The Physical Geography of the County and Its Natural Areas

Yorkshire is located in the far north of England. It is situated above the Humber estuary and goes as far north as the river Tees. Its eastern boundary is the North Sea and on the western side the Pennine Hills separates Yorkshire from Lancashire. Other counties that share boundaries with Yorkshire include Durham, Nottinghamshire, Derbyshire and Lincolnshire and Cheshire. Of all of the counties in England Yorkshire has the 4th highest point which is Whernside which is found in the North of the county, in the Yorkshire Dales.

Cotter Force Waterfalls in the Yorkshire Dales

The Yorkshire Dales is a National Park in the Pennine Hills. The Pennines are often referred to as the “back bone of England” as they spread up the country for 270 miles keeping Yorkshire away from the North-West of the country. The Yorkshire Dales are dominated by limestone geology. This has produced a landscape of moorlands, river valleys, mountains, hills and fells. There are many waterfalls in the park plus a labyrinth of caves underground, with limestone pavement on top of the ground.

The North Yorkshire Moors National Park is in the far north of the county and spread across to the North Sea. It contains the largest expanse of heather moorland in the UK. Like the Yorkshire Dales the dominant rock type is limestone, but the Yorkshire Moors are on a plateau, so are not as high as the Dales. The plateau of the Moors is intersected by deep dales cut into the land by rivers. The valleys produce woodland and cultivated land. The largest dale on the Yorkshire Moors is Eskdale which has been formed by the River Esk, which has cut its way through the plateau as it has made its way to join the North Sea at Whitby.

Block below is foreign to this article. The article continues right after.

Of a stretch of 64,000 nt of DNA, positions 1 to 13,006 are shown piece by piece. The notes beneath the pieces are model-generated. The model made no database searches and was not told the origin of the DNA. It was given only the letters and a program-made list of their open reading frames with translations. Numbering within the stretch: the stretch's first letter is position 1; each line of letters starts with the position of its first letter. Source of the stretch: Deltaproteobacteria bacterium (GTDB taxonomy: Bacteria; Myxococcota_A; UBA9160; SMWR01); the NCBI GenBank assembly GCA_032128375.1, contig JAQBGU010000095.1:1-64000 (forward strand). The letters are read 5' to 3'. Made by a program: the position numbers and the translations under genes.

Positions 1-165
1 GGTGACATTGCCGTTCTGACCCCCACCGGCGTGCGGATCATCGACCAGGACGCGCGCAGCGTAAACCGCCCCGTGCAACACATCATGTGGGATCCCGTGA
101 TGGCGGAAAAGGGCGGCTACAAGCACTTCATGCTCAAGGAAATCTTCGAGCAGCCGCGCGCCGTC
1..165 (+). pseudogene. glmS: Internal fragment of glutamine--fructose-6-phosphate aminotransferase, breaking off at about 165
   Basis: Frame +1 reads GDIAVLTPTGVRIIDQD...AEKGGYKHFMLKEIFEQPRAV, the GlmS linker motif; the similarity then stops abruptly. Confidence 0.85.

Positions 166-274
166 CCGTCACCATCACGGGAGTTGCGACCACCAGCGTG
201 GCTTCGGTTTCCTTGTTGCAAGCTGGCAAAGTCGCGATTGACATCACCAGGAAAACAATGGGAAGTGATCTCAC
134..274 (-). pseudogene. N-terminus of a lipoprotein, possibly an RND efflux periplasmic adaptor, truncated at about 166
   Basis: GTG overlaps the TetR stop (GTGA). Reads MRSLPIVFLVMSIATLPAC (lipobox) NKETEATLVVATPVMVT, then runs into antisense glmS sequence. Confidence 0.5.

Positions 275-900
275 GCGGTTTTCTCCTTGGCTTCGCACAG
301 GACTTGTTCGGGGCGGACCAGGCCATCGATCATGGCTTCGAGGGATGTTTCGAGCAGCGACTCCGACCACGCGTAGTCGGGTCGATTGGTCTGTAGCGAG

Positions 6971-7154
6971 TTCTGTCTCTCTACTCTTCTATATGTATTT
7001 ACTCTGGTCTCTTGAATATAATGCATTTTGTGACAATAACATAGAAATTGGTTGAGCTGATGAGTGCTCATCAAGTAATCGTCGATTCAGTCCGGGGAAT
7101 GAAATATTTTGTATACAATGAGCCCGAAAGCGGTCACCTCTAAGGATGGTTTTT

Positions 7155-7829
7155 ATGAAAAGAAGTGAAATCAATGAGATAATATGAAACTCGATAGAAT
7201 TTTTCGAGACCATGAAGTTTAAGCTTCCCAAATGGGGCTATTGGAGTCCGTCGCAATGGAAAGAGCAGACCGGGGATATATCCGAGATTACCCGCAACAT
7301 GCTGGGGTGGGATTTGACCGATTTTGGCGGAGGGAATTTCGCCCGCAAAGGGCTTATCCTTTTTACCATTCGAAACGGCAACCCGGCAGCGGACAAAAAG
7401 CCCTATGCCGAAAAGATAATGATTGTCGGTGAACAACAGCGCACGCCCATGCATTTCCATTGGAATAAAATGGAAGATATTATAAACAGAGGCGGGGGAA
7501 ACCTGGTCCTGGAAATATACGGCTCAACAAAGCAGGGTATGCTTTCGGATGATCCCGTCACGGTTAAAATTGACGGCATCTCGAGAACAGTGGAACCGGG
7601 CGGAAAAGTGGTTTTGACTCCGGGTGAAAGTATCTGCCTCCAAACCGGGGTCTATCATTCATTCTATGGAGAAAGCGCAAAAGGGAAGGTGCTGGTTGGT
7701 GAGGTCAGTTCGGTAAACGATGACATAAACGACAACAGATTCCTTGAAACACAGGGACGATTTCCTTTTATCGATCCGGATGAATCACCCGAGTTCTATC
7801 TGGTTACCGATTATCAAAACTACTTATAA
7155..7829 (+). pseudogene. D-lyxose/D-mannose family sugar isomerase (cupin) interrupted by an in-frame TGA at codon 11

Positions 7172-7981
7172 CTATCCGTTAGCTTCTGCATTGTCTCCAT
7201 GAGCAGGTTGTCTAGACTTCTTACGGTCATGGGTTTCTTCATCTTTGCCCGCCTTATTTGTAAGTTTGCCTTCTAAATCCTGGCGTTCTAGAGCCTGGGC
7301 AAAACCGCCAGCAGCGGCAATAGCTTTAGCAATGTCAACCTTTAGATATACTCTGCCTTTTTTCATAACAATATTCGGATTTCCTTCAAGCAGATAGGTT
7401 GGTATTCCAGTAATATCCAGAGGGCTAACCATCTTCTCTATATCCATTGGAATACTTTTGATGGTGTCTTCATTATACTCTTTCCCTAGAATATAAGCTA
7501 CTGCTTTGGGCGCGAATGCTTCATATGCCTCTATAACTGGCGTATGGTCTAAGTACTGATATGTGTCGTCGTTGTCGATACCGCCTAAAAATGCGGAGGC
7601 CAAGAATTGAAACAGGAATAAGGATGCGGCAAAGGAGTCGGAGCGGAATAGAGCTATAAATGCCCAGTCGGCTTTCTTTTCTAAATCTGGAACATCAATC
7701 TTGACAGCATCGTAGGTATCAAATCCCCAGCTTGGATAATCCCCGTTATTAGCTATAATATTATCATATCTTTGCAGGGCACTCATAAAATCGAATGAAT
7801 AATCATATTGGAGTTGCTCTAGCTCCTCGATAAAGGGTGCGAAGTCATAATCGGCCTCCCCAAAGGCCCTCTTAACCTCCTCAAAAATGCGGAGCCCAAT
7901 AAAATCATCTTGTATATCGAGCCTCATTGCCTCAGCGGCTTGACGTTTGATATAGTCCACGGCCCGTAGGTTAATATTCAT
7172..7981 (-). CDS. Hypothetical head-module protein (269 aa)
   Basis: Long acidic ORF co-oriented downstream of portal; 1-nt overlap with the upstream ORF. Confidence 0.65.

The Yorkshire Moors moorland

There are many rivers in Yorkshire, with the west and centre of the county being dominated by the catchment area of the River Ouse and several smaller rivers feeding into it. These include the Swale, the Ure, the Nidd, the Derwent, the Don and the Wharfe which produces a large catchment area. The north of the county as well as having the River Esk also contains the river Tees. In the west of the county is the River Ribble which flows into the Irish Sea. One of the reasons that the county is well served by rivers is due to its climate.

Generally, the climate in Yorkshire is temperate and wet. The more exposed the area is the wetter it becomes. On the upper areas of the Pennines snow can lie on the ground for between 45 and 75 days of the year. Generally, however the climate is dominated by wet warm weather. The average rainfall is close to 600 inches per year although there are great variations within the county itself. Bradford and Leeds are the 7th and 8th wettest cities in the UK, yet York ranks only 52nd in the same list. This because the west of the county is wetter than the east. Yorkshire is a large and beautiful county. It is protected by National Parks and is famous for its green space. The combination of rock type and climate has shaped it into the county that appears today.